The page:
For Immediate Release
October 16, 2002

Media Advisory

Math Gives Giants an Edge Over Angels in World Series, Says New Jersey Institute of Technology Professor

WHAT:According to Bukietís mathematical model, which takes into account the seasonís performance of the position players and pitchers, the Giants have a 61.5 percent chance to beat the Angels in the World Series. His model, which gives a game-by-game probability of each team winning, shows the most likely outcome is the Giants winning in six daily games will be posted on his website: http://m.njit.edu/~bukiet/baseball/playoff02.html

WHO: Bruce Bukiet, Ph.D., associate professor of mathematical sciences at New Jersey Institute of Technology (NJIT) who has an expertise in numerical methods and mathematical modeling, has issued his World Series analysis for 2002.

WHEN: Bukiet is available to illustrate his mathematical model or to discuss it over the phone with reporters during weekdays.

WHERE: Heís available for interview either at his office at 518 Cullimore Hall or by phone: (973) 596-8392. His email address is bukiet@m.njit.edu. /p>

BACKGROUND: Bukiet recently discussed his baseball model on CNN Headline News. Heís also been interviewed by CBC radio featured in the Jerusalem Post, the National Post (Canada) and other publications.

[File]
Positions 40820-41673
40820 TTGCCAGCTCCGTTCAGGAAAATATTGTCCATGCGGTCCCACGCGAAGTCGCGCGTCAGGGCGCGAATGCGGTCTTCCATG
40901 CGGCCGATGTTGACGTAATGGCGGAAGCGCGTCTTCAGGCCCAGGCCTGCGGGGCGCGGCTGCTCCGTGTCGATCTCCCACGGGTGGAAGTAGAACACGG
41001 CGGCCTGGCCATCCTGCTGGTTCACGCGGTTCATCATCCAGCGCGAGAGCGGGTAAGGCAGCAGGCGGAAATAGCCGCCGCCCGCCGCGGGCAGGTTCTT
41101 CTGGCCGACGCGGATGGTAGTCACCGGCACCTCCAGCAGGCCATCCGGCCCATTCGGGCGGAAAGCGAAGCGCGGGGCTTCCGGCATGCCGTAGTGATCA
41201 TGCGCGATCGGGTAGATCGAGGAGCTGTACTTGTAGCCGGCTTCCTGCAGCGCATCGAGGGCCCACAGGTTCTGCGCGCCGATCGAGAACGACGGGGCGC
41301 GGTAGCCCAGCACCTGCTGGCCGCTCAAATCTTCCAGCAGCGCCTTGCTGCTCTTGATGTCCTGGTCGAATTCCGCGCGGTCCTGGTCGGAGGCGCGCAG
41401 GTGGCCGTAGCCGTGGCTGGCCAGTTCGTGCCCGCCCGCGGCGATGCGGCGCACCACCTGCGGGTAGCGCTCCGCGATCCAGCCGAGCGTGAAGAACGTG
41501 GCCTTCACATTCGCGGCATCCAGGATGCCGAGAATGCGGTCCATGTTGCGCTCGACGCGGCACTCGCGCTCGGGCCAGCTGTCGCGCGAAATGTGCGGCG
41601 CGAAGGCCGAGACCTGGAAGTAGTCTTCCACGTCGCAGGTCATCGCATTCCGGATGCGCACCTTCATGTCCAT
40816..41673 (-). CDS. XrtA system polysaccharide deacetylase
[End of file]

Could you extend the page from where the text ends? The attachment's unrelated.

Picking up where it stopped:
NJIT is a public, scientific and technological research university enrolling more than 8,800 students. The university offers bachelor's, master's and doctoral degrees to students in 80 degree programs throughout its six colleges: Newark College of Engineering, New Jersey School of Architecture, College of Science and Liberal Arts, School of Management, Albert Dorman Honors College and College of Computing Sciences. The division of continuing professional education offers adults eLearning, off campus degrees and short courses. Expertise and research initiatives include architecture and building science, applied mathematics, biomedical engineering, environmental engineering and science, information technology, manufacturing, materials, microelectronics, multimedia, telecommunications, transportation and solar astrophysics. Yahoo! Internet Life magazine cites NJIT as a "perennially most wired" university.


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